The White House is comparing President Joe Biden’s infrastructure proposal to the construction of interstate highways and the Space Race.
WASHINGTON- President Joe Biden will launch a $2 trillion plan Wednesday to rebuild the nation’s aging infrastructure, support electric vehicles and clean energy, and boost access to caregivers and their pay in a massive undertaking that would be the centerpiece of his economic agenda.
The White House is billing the proposal, designated, The American Jobs Plan, as a domestic investment not seen in the U.S. since the construction of the interstate highways in the 1950s and the Space Race a decade later.
Biden wants to raise taxes on corporations to pay for the eight-year spending package, according to an Administration Officials. He will proffer increasing the corporate tax rate to 28% – resetting to the level before passage of President Donald Trump’s tax cuts in 2017 – and to modernize how the U.S. taxes multinational corporations by increasing the minimum tax on U.S. corporations to 21%.
In”Biden will formally disclosed the plan on Wednesday afternoon in a speech at a carpenters training center in Pittsburgh, where he will make the case for the “urgency of the moment” to “revitalize our national imagination and put millions of Americans to work right now,” the official said.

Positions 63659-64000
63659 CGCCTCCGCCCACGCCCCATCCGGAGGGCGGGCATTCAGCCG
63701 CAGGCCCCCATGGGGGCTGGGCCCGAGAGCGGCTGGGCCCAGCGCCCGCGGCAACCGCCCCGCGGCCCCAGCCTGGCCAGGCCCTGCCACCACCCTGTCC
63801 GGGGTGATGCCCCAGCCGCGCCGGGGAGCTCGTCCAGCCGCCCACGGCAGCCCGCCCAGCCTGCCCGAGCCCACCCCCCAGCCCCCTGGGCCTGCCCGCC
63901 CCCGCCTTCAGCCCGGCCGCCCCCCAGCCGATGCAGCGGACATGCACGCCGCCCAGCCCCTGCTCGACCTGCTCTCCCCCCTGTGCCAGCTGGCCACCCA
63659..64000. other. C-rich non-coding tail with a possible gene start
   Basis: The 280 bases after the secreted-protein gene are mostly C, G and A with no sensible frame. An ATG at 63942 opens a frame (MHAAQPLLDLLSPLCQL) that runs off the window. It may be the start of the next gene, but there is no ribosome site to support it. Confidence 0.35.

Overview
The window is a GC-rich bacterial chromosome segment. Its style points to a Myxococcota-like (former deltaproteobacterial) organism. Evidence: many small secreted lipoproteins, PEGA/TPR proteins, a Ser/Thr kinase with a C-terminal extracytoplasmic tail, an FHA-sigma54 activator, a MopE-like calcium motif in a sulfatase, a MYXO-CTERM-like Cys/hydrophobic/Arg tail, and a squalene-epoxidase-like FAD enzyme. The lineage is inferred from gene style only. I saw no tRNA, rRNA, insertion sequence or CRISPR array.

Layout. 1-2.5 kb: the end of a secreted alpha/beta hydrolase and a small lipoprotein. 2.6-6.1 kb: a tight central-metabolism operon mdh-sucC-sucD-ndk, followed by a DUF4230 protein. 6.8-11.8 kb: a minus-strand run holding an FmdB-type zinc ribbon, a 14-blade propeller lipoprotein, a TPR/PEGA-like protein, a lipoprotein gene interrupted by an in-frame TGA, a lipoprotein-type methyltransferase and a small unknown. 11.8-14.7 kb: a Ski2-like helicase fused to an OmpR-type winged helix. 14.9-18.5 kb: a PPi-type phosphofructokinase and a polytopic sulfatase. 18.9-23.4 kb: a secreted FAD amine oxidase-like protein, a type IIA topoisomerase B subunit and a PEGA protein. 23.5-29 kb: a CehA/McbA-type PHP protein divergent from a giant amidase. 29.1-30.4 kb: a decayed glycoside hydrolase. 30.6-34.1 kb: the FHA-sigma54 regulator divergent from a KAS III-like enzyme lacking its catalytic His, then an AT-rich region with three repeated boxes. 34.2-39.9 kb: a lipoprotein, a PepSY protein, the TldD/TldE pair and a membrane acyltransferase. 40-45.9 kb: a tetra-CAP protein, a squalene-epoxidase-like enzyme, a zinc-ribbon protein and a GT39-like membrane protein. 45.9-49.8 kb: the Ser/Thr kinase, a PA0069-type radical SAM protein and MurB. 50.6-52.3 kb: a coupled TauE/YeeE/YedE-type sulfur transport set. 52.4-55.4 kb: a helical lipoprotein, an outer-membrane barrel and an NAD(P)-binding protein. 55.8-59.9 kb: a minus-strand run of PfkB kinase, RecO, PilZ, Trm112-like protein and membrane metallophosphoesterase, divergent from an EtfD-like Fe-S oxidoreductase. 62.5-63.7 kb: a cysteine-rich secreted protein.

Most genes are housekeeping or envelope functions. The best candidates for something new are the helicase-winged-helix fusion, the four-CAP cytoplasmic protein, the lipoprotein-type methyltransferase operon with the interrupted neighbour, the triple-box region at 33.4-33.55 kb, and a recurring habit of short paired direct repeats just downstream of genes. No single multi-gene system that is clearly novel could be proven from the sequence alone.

Biden faces a man mountain summons politically to find Republican support in Congress for his legislative package, even as infrastructure generally has widespread bipartisan support. Republicans have balked at the suggestion of tax hikes and warned they would oppose a package that strays from core transportation infrastructure and tackles climate change and social justice.
The Americans Jobs Plan is Biden’s second major policy proposal of his short time presidency after he won approval for his $1.9 trillion COVID-19 relief bill earlier this month. Not a single Republican voted for that bill, known as the American Rescue Plan.
Democrats could decide on to look for passage of the infrastructure legislation in the Senate through budget reconciliation – just like they did Biden’s COVID-19 relief bill – which would require just a simple majority in the evenly split chamber and therefore no Republican votes.
The White House has not said how they will go after moving the package through Congress.